To discuss during your interview: Describe the document sharing tools and backup systems you utilize—both for personal protection and professional file sharing.

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7. Proper Meeting Etiquette

Today, presenting yourself virtually has its pros and cons. While you only have to show a professional persona from the waist up (make sure to straighten up your office space behind you), you must boost your energy to show that you’re engaged in the discussion.

Make your voice as upbeat as possible. Have your talking points at the ready and be careful not to ramble on, as long virtual meetings easily become tiresome. Use the mute and chat features to avoid interruptions.

To do: Once you know the meeting platform, make sure you have it mastered before your interview.

To discuss during your interview: Offer to share your screen to show an example of a work project— while at the same time demonstrating your prowess with video conferencing tools.

8. Respecting Feedback

In the age of working remotely, there may not be as many systems in place to obtain feedback (such as yearly performance reviews). Workers may need to ask for feedback, while managers may need to give more feedback than usual as the team adjusts to working off-site. Respecting feedback is on top of the interview skills list that you should learn.

Taking a proactive approach with giving and receiving feedback and incorporating it into your work style is a desirable quality that your employers will note.

To do: Reflect on the positive feedback you’ve received from past employers to bolster your confidence.

To discuss during your interview: Share a time when you received feedback that made you grow in the job. If you’re a manager, share a time when you gave feedback to an employee who needed to better their job performance.

9. Project Management

Staying on task with projects has evolved far past a to-do list, with electronic tools that can track time, manage team workloads, and even do the client billing. While your prospective employer may have its preferred project management program, your experience with any of the various options—whether it’s Basecamp, Teamwork, Smartsheet, or another—will be applicable.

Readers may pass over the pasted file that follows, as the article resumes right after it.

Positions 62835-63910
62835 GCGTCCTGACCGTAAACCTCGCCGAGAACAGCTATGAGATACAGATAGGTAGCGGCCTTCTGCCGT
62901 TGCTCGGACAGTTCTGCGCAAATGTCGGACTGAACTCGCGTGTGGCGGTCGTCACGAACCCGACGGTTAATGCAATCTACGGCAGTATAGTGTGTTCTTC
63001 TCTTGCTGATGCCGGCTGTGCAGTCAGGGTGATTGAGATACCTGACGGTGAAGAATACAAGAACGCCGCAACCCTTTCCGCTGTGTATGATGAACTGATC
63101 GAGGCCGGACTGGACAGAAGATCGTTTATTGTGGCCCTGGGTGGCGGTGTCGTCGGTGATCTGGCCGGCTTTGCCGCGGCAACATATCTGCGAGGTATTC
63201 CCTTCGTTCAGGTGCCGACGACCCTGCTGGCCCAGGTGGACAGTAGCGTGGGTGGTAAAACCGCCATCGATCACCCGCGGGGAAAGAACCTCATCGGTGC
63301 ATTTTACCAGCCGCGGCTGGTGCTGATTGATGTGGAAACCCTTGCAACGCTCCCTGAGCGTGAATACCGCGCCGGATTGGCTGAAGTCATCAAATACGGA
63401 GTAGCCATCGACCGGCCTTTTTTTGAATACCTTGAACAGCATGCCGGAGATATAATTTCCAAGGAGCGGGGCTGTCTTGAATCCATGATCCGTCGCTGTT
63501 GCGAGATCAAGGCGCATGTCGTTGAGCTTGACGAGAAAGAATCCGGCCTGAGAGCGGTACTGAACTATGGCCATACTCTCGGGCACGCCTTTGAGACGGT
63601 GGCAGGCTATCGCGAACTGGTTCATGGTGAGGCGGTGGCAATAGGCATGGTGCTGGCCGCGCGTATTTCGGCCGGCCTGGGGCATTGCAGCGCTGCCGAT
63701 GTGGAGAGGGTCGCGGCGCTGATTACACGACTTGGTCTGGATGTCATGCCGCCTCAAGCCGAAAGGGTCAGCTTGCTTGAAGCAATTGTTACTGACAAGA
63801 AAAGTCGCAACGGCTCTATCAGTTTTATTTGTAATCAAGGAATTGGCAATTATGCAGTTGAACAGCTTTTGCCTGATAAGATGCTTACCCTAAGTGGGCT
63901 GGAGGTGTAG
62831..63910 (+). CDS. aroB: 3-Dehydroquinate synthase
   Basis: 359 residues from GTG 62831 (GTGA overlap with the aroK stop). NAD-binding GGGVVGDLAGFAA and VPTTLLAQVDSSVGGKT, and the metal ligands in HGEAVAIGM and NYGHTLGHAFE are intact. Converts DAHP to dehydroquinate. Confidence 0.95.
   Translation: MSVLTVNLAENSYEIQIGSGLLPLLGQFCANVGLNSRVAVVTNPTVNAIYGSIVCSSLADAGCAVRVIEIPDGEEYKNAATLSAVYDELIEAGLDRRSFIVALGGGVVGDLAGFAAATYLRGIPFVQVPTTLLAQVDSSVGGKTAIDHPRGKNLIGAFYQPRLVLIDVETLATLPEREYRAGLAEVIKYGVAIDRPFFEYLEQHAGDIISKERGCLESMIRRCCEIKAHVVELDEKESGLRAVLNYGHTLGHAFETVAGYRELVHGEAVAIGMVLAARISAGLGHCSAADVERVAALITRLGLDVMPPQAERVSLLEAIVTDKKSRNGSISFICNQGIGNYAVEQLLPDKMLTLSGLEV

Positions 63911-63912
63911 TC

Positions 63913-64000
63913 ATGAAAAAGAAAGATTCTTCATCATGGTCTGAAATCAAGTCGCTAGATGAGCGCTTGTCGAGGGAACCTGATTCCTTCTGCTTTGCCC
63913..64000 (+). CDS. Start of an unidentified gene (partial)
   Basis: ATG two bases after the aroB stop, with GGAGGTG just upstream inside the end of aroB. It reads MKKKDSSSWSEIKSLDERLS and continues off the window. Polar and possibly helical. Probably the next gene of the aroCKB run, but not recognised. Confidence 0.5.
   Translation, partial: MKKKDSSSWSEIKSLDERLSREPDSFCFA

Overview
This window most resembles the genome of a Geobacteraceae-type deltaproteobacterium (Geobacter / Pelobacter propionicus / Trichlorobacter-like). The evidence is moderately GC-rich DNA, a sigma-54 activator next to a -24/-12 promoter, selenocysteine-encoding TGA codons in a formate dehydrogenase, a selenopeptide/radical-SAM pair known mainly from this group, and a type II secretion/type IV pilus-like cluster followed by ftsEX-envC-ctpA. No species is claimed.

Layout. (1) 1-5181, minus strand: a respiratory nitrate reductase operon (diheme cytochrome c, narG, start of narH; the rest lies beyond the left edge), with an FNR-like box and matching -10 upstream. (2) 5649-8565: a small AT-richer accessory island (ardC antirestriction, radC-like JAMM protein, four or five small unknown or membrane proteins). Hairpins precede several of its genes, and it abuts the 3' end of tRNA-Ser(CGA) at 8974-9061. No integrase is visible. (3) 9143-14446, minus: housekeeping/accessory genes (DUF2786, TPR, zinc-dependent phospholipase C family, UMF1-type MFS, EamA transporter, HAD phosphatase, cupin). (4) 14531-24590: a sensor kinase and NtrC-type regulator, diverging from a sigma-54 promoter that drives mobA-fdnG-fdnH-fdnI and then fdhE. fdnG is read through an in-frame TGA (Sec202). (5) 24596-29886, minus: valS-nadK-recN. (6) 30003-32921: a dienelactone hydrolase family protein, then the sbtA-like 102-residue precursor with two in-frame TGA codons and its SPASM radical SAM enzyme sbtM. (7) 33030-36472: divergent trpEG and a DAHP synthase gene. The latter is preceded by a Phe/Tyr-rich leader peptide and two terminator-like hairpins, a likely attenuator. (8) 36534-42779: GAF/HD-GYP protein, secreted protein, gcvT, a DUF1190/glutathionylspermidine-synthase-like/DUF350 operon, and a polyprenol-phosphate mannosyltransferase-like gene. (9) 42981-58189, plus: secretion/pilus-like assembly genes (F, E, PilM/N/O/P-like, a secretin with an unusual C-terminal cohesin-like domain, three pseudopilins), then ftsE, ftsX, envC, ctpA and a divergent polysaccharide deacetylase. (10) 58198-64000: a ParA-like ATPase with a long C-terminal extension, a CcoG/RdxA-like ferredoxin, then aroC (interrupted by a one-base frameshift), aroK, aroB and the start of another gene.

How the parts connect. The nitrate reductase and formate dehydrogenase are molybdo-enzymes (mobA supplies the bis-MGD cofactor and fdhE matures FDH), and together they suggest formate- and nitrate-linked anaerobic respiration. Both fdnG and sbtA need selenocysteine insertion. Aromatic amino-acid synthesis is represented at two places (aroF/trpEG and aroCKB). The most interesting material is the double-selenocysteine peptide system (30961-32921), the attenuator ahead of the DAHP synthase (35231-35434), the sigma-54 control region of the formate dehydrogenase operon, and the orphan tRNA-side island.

To do: Know which project management software is likely to be used by the industry in which you’re interviewing, and familiarize yourself with its features.

To discuss during your interview: Highlight a project management feature that is particularly useful in helping you excel in your work, and explain how you utilize it.

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10. Staying up to Speed

Employers expect their remote workers to be technically proficient so that technology runs smoothly and doesn’t create work disruptions. Bosses count on remote workers to know enough about their systems to manage them without relying on the help of overworked IT staff.

To do: Make sure you have a fast internet connection and have a back-up plan, such as a second computer or other tethered devices.

To discuss during your interview: Note that you are diligent about keeping your computer and software up to date.

11. Attention to Cybersecurity Issues

“Virus” is a loaded term these days. Spreading a computer virus in your company, however, will not only bring productivity to a halt, but it will also make you a pariah. While working from public places using free Wi-Fi (with uneven security provisions) has waned, in pre-pandemic times, coffee shops accounted for 62 percent of Wi-Fi security breaches.

To do: Keep antivirus software updated and don’t download software without verifying its authenticity.

To discuss during your interview: Emphasize your awareness of cybersecurity risks and your care in taking necessary safety measures.

12. Teamwork

Work relationships now mostly happen in virtual settings, yet employers value team-oriented workers.

Being a part of a team gives you a sense of connection and shared purpose. A well-honed team understands how mutual reliance makes the sum of its parts greater than when individuals act on their own, improving the end product.

To do: Take stock of your attributes as a team player and where you can cultivate skills that will enable you to work more collaboratively.

To discuss during your interview: Inquire about the company’s culture and how it encourages a sense of community despite working remotely.

Final Thoughts

Preparing for remote positions available in today’s job market will mean honing your interview skills to highlight your technical abilities as well as your adaptability. By adhering to these To-Do’s and perfecting your online interview skills and charisma, you will rise above the competition and win over any prospective employer.

More Tips to Improve Your Interview Skills

Featured photo credit: Christina @ wocintechchat.com via unsplash.com